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Three Strikes and You're Out: A Promise to Kimber : The Chronicle of America's Toughest Anti-Crime Law Hardcover – October, 1996


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Editorial Reviews

From Scientific American

This book must become required reading, on a monthly basis, for all politicians, judges, and parole boards until all 50 states have followed where the Reynolds family has led.

From The New Yorker

This book should be read by every citizen who is concerned about revolving-door justice.
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Product Details

  • Hardcover: 255 pages
  • Publisher: Quill Driver Books; First Edition edition (October 1996)
  • Language: English
  • ISBN-10: 1884956122
  • ISBN-13: 978-1884956126
  • Product Dimensions: 6 x 1 x 9 inches
  • Shipping Weight: 1.2 pounds
  • Average Customer Review: 3.0 out of 5 stars  See all reviews (4 customer reviews)
  • Amazon Best Sellers Rank: #4,804,150 in Books (See Top 100 in Books)

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7 of 10 people found the following review helpful By A Customer on August 7, 1996
Format: Hardcover
This is the story of how one man, working to overcome theheartbreak of his daughter's murder by a repeat felon,fought the powers that be and changed the system. It's a behind the scenes look at how politics works (or doesn't!) for the citizens. It may be nonfiction, but it reads like a thriller. Fast- paced, intriguing, often scary in its frank portrayal of politics as usual.
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6 of 12 people found the following review helpful By A Customer on October 31, 1998
Format: Hardcover
This book is an embarrassment. Badly written, badly conceived. A sad, incomplete, and partial account of the tragic slippage from personal grief to the collective tragedy of a policy that does nothing but aggravate the problem it is supposed to solve. Relies on emotion, not on argument. Pitiful.
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6 of 13 people found the following review helpful By A Customer on April 7, 1999
Format: Hardcover
If you are looking for an honest, intelligent account of the Three Strikes law, its origins, and its impacts, this is NOT the book to read.
The murder of Kimber Reynolds was a tragic, sad, horrendous event, and my heart goes out to Mike Reynolds. I can see how he would want to start a crusade to prevent such a tragedy from occurring again.
I am a policy analyst who has done a great deal of reearch on Three Strikes. There are various potential benefits of the Three Strikes law, but the impacts on the budget and the corrections system will probably be vast. These costs and effects are never discussed in this book. The details of the law are glossed over.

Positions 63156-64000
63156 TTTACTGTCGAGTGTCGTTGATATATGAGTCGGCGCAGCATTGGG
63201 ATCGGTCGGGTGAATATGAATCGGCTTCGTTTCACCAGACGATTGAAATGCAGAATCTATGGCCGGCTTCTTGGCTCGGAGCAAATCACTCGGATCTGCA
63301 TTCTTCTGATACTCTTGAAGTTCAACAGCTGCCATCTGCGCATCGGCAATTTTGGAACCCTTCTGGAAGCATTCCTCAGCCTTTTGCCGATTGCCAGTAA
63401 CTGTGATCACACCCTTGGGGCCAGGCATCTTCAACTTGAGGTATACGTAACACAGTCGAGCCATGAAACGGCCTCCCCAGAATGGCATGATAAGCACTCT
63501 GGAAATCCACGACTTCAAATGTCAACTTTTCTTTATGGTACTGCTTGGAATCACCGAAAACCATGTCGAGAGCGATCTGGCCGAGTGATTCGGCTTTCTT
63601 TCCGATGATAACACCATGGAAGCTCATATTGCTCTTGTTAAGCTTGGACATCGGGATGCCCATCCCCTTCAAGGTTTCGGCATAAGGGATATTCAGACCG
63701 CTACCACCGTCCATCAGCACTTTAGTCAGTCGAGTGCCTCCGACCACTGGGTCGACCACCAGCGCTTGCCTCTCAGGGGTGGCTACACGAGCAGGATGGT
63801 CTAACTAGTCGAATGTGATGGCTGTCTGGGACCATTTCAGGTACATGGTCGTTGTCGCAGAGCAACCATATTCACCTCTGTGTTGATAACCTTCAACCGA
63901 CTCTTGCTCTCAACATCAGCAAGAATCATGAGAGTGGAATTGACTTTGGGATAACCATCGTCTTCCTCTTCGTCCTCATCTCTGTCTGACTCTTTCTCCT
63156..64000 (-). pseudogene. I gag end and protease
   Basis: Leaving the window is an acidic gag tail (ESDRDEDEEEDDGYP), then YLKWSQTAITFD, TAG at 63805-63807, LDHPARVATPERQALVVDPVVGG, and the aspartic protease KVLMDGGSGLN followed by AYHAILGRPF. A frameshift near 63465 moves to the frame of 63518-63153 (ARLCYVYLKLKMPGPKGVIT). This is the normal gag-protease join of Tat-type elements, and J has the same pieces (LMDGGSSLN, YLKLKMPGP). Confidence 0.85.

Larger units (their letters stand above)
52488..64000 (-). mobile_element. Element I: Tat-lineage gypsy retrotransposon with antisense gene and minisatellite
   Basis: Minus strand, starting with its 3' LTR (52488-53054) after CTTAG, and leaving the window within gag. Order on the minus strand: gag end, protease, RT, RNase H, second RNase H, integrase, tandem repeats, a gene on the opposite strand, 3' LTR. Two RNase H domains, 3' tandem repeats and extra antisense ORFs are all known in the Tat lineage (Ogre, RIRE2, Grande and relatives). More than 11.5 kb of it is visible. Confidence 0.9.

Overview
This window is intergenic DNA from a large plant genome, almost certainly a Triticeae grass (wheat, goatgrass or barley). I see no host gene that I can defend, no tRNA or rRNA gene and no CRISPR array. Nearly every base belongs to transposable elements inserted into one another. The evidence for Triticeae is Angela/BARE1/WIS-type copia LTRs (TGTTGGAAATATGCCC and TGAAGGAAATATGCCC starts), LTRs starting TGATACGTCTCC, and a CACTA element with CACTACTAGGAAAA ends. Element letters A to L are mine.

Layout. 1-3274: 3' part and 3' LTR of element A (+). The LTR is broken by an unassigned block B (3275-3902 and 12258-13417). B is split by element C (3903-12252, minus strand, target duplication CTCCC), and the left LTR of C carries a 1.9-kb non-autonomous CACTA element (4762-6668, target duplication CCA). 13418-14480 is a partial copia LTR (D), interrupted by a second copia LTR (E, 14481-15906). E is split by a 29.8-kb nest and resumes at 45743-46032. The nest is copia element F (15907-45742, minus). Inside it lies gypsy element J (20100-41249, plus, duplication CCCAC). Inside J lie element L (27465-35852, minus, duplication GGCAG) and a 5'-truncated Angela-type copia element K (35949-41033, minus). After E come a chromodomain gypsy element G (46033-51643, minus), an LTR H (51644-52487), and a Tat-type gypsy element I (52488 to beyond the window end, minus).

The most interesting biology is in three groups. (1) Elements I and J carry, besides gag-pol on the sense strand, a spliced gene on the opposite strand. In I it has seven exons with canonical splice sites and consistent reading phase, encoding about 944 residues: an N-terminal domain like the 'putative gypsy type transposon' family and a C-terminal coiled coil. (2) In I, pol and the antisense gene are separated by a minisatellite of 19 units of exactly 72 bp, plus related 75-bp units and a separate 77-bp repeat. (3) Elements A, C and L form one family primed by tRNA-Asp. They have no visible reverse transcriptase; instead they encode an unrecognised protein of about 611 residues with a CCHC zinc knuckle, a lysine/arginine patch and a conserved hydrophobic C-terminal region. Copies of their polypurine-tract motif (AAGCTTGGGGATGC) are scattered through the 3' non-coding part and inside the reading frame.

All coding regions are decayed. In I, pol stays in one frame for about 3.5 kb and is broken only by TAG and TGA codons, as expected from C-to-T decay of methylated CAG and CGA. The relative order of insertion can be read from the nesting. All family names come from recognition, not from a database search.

The book is a pathetic attempt to turn a sad story into heavy-handed propaganda for a controversial law and its proponents. It's like an overly long campaign leaflet, launching harsh attacks on the law's opponents and making the law's proponents out to be heroes.
Easily one of the worst books I have ever read. If there were any way to give it less than one star, I certainly would.
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3 of 9 people found the following review helpful By David E. Combs on July 11, 2000
Format: Hardcover
Until Mike became motivated by the loss of his daughter, California's prisons were a short stopover for violent criminals on their way to their next victim. Poor grammar aside, the book vividly portrays California's legislature being run by an immensely strong liberal cadre of men dedicated not to the public who elected them but to a political philosphy out of step with common sense and the one man who ran the assembly at that time, Willy Brown.
Not only was Kimber sensely sacrificed but also Polly Klaas. Polly was kidnapped from her home during a pajama party then raped and killed by a repeat felon just out of prison. This took place just as the initiative was being circulated for signatures. The event so moved the hearts and souls of the citizens of California that the politicians resisting the prison reform effort either got out of the way or joined the ranks of those supporting it.
The Three Strikes law has accomplished what it set out to do: Take dangerous repeat offenders off the street! Not only is crime down over 46% here in the state (2000 stats) but not one single prison has been built. In fact, prison population is down.
The only senseless thing is why did so many have to suffer and die and why did it take so long to bring about this common sense reform?
New Yorkers take note!
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